NEW JERSEY --  Four candidates vying to represent the 4th Congressional District in the House of Representatives faced each other virtually on Thursday evening in a forum hosted by The League of Women Voters (LWV) Monmouth County Chapter. Participating in the 90-minute debate which was sponsored by TAPinto were Stephanie Schmid, Democrat; Hank Schroeder, Make Change Happen; Andrew Pachuta, Common Sense Party; and Michael J. Rufo, Libertarian Party.

Incumbent Republican Congressman Chris Smith ,who has represented the district that spans across 45 towns in Mercer, Monmouth, and Ocean Counties, since 1981 did not respond to the LWV invitation to participate.

The League of Women Voters is a non-partisan organization committed to fair candidate forums.

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The forum covered the most pressing issues on the minds of voters this year including the Affordable Care Act, the ongoing COVID-19 (coronavirus) pandemic, racial justice, immigration, and tax policy. Questions posed to the candidates were submitted by residents and TAPinto and chosen by the debate moderator, Michelle Bobrow.

When discussing how to address the impact of climate change, Schroeder said “the revolution is here,” in stressing his support of the Green New Deal. He believes it will create many small businesses. Rufo said that he supports nuclear energy and suggested that new green energy systems are not proven and not ready yet, while Schmid said she supports rejoining the Paris Climate Change Accord.

When asked about the racial tensions seen across the country, and how to address the problem, Rufo said that “nobody that is evil should get that ring of power.” Calling racism a disease, Schroeder said that “the country was built by slaves."

"When military men came home from the war, they were not given access to the GI Bill.  We need to teach the history of truth,” Schroeder added.  “A big way to solve the problem is through the Voting Rights Act.”

Schmid said that she has spent her professional life as a human rights advocate and has worked side-by-side with law enforcement.

The conversation then shifted to the growth of home-grown terrorism seen in the United States.

Pachuta said that law enforcement needs to receive additional funding in order to track such groups digitally and that he believes that free speech should be allowed so that the problems “bubble to the surface and do not fester.”

Schmid called this election a “referendum on who we are as a country” and blamed President Trump for the rise of these terrorists groups pointing to his past comments that there were “good people on both sides" following a demonstration by white supremacists in Charlottesville, West Virginia.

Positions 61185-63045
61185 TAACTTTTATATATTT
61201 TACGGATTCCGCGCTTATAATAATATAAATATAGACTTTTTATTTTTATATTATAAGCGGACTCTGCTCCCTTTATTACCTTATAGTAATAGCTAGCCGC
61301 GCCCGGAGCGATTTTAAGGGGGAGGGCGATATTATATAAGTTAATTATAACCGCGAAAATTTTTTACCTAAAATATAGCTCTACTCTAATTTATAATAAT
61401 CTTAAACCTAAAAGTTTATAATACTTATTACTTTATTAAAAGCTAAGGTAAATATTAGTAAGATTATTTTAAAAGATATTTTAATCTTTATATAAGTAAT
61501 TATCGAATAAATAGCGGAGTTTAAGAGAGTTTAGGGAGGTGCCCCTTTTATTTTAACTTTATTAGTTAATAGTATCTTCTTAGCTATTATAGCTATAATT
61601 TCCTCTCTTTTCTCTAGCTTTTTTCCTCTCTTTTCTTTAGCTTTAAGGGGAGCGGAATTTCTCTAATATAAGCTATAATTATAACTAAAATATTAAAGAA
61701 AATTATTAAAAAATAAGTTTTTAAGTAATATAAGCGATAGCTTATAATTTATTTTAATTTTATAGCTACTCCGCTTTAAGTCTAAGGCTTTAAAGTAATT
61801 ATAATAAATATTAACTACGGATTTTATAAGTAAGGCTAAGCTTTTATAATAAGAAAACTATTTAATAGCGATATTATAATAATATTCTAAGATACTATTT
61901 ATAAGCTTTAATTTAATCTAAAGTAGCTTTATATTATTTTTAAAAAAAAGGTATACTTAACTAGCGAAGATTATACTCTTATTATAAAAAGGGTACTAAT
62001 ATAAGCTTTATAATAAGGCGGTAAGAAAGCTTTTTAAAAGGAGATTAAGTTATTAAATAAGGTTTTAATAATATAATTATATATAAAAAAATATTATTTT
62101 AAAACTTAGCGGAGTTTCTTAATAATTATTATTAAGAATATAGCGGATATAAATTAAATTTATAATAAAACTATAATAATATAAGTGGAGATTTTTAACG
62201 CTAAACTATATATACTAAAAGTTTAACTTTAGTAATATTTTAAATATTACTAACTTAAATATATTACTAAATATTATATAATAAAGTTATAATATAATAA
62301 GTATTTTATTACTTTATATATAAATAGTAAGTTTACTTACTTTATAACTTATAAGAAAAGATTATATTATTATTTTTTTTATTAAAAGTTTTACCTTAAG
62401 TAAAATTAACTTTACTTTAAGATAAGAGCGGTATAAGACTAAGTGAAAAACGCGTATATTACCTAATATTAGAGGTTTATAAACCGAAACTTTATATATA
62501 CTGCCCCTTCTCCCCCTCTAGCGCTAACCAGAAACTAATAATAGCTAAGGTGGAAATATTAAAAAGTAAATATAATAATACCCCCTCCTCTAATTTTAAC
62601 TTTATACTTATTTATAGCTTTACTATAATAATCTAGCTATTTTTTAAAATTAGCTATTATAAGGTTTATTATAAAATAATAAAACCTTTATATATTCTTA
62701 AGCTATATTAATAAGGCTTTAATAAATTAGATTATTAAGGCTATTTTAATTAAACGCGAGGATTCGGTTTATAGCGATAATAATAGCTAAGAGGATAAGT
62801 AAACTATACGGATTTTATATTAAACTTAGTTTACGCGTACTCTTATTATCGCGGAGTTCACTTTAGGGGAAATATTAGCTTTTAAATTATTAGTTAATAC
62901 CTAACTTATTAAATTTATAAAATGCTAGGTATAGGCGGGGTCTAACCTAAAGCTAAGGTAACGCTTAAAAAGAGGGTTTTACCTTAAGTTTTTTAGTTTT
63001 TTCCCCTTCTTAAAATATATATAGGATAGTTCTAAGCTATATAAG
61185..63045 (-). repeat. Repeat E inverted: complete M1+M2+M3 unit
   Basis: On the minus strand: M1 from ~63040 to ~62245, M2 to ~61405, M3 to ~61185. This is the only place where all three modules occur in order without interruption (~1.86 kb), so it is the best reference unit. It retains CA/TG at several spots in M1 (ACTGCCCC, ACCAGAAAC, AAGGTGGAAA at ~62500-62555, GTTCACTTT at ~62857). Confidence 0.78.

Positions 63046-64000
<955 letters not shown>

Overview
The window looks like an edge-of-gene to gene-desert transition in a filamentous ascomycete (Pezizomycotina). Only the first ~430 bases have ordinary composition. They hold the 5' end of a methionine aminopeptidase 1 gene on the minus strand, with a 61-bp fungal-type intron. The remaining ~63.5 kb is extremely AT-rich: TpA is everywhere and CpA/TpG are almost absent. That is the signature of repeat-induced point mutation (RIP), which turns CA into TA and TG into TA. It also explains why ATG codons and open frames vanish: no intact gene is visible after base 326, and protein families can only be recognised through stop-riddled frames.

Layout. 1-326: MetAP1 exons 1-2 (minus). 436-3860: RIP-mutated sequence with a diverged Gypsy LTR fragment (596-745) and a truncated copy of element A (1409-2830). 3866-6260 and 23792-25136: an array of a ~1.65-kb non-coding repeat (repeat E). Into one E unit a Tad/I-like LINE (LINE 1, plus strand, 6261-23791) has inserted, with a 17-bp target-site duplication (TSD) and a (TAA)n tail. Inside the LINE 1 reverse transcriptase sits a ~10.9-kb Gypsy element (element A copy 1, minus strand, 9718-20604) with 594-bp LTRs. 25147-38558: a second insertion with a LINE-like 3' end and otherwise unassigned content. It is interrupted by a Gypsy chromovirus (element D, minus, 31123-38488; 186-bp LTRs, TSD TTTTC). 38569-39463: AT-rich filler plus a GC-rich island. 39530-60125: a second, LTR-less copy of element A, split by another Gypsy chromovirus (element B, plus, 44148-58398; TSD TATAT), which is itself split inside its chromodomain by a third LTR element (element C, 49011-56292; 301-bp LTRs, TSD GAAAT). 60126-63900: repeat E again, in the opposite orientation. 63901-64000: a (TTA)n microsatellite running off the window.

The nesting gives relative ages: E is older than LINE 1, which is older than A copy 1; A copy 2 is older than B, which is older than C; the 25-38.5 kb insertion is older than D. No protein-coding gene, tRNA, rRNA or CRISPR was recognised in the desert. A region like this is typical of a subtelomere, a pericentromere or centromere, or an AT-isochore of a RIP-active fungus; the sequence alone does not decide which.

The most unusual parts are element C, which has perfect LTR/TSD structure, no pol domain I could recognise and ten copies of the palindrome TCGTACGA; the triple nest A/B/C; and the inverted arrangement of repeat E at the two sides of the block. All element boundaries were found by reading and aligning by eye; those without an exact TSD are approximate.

Schroeder said he is worried about what he called “the silence of good people” and suggested that “we all need to stand up and speak out more against pure outright racism and bigotry.”

“The light will cast out the dark,” said Rufo who believes that a large part of the problem facing the country is the “extreme polarization” caused by the two main political parties – republicans and democrats – where people “must chose from the lesser of two evils."

"Eventually what you get is pure evil,” he said.

Asked about his view on the 2nd Amendment and if changes to the nation's gun laws were necessary. Schroeder noted that he was wearing a wrist band to represent the victims of the shooting at Sandy Hook Elementary School, adding that there needs to be a conversation about guns law and that he supports a ban on assault weapons. 

Rufo, however, believes that guns aren’t the issue; polarity in our society is the problem, while Schmid touted her endorsement by the advocacy group Moms Demand Action saying that  she supports “common sense gun reform” including a universal background check, assault weapons ban, a voluntary buyback program, a red-flags law, and the reauthorization of the Violence Against Women Act.

Pachuta also supported a background check for all gun owners but warned that there may be “no rights left if we pick and choose which rights that we honor.”

In closing the forum, moderator Bobrow reminded residents of the various methods in which they can vote this year which include dropping completed ballots ins a secure drop box, sending them through the US mail, returning them to their respective County Clerk, or bringing them to a designated polling place on Tuesday, November 3.

A recording of the forum will be posted on the League of Women Voters of Southern Monmouth County’s website and the LWV guide at

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